When Things Go Well
Just like a chain is only as good as its weakest link, a product or service is only as good as they are when they malfunction or break.
We all are programmed to focus on the winning streak, skyrocketing valuation, and great success. What is more instructive and enlightening is to observe what happens during the rough times.
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Our worst day is a chance to show our best qualities, and to stand out.
What we do during the times of turmoil and crisis cannot be faked. It’s when the real ‘us’ is out there in the open, for all to witness. One cannot stall or cook up an excuse when the problem is up close and personal. Our plans, preparations and behaviours show how much we care for our loved ones, and the people who depend on us.
From a customer's standpoint, the reputation of a company is made or broken during the time there is a problem or a crisis.
If a faulty product or service results in endless customer care calls that lead nowhere or jumping legal loops, then the customers will take their business to some other company.
Leaders who are at the helm during pandemics, natural disasters, wars, economic crises are the ones which handled the turbulent waters with their grit and resilience.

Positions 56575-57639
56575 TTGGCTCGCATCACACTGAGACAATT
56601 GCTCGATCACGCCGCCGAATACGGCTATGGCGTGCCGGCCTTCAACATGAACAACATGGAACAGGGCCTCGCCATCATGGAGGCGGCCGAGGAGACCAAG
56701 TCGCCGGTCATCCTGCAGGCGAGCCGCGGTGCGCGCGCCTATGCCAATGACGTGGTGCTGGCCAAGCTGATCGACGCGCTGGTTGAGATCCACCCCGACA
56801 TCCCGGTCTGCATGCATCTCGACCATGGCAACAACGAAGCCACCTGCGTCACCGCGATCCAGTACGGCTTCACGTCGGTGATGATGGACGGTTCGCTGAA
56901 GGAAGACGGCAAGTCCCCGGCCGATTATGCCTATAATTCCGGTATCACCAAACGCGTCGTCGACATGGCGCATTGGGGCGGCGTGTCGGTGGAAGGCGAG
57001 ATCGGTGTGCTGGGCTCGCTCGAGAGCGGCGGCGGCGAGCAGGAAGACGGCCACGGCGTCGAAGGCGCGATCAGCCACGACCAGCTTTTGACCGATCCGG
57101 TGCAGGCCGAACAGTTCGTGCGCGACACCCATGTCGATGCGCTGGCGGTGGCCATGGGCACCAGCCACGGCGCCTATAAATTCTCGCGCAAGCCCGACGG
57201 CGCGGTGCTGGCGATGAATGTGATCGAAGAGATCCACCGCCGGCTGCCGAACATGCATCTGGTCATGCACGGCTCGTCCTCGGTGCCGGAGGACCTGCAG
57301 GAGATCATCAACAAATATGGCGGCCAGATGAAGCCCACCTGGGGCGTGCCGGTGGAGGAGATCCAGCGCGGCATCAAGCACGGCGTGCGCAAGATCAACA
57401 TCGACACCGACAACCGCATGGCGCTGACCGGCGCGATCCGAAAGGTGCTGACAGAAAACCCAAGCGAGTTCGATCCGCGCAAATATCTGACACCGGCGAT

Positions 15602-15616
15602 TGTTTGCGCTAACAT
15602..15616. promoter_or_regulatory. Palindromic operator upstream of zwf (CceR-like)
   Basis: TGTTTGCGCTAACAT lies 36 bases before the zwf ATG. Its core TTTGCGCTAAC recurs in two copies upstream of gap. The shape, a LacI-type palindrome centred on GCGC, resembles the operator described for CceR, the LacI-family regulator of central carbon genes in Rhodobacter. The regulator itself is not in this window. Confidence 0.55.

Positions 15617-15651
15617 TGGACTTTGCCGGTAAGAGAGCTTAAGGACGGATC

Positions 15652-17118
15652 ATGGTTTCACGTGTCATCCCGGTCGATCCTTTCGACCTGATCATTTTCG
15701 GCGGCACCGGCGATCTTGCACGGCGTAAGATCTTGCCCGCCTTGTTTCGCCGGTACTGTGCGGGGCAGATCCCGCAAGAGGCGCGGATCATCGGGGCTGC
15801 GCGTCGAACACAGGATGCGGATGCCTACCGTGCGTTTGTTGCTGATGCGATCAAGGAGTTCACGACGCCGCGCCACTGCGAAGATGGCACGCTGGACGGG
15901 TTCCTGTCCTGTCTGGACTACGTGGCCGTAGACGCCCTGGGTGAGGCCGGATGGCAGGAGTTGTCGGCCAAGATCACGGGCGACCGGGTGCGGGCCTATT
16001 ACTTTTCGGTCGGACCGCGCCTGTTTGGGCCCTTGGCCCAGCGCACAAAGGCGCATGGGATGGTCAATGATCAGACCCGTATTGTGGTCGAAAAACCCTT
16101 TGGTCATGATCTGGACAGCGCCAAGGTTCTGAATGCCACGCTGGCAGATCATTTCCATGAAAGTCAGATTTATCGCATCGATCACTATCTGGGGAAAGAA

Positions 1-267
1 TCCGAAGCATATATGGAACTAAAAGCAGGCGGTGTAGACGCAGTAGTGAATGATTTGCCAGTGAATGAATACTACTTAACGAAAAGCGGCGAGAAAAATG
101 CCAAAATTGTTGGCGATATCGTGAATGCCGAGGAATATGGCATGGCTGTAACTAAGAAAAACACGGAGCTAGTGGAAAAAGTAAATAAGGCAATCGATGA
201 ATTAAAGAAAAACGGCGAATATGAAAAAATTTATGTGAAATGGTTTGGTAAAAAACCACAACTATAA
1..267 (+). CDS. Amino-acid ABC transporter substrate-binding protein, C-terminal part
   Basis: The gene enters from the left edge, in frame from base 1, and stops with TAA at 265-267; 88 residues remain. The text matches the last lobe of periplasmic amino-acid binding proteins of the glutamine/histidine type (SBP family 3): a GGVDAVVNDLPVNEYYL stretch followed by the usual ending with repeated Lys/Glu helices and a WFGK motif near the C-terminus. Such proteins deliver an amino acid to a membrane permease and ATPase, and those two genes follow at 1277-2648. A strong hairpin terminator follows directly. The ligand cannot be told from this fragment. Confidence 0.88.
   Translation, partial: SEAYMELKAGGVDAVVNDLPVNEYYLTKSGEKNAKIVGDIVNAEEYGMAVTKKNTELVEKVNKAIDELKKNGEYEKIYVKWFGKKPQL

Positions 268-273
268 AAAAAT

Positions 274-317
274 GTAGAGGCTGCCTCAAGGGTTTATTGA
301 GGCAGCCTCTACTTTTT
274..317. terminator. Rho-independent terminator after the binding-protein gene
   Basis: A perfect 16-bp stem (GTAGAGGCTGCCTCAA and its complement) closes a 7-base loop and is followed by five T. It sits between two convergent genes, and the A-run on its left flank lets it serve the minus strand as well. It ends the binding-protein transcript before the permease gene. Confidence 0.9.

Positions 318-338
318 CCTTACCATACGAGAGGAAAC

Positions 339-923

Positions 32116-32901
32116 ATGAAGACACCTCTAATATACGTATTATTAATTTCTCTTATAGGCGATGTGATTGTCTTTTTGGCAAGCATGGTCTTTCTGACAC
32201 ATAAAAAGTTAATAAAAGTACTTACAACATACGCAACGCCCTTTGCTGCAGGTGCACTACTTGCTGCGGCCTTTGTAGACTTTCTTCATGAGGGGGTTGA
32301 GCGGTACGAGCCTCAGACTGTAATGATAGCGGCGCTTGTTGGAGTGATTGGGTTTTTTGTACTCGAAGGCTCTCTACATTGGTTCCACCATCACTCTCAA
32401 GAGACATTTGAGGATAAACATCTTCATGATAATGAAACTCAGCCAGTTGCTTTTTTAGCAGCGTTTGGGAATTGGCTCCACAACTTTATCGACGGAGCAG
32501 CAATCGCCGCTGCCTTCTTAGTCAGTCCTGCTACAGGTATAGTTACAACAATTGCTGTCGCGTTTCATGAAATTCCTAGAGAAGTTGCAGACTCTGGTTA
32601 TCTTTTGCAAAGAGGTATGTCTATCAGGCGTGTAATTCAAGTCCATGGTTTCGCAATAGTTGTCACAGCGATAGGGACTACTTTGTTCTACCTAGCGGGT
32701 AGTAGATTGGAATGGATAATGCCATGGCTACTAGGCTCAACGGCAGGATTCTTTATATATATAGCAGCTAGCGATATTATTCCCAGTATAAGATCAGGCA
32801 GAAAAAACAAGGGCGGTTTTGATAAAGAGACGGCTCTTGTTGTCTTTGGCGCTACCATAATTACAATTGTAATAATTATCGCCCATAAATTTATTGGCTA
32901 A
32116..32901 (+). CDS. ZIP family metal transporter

An empathic leader who provides reassurance, comfort and security during times of uncertainty is the one to bank on.
We tend to measure performance by what happens when things are going well. Yet how people, organizations, companies, leaders, and other things do on their best day isn’t all that instructive. To find the truth, we need to look at what happens on the worst day.
Our various cognitive biases make us behave irrationally, even though we believe we are acting logically. If we are tired, in a rush, or are distracted we tend to rush towards a bad decision. Other factors include working with an authority figure or in a group.
The rule to follow is to never make important decisions when one is emotionally weak, tired, distracted, or in a hurry.
Why is marking a book indispensable to reading it?
First, it keeps you awake, not merely conscious, but wide awake.
Second, reading, if it is active, is thinking, and thinking tends to express itself in words, spoken or written. The person who says he knows what he thinks but cannot express it usually does not know what he thinks.
Third, writing your reactions down helps you to remember the thoughts of the author.
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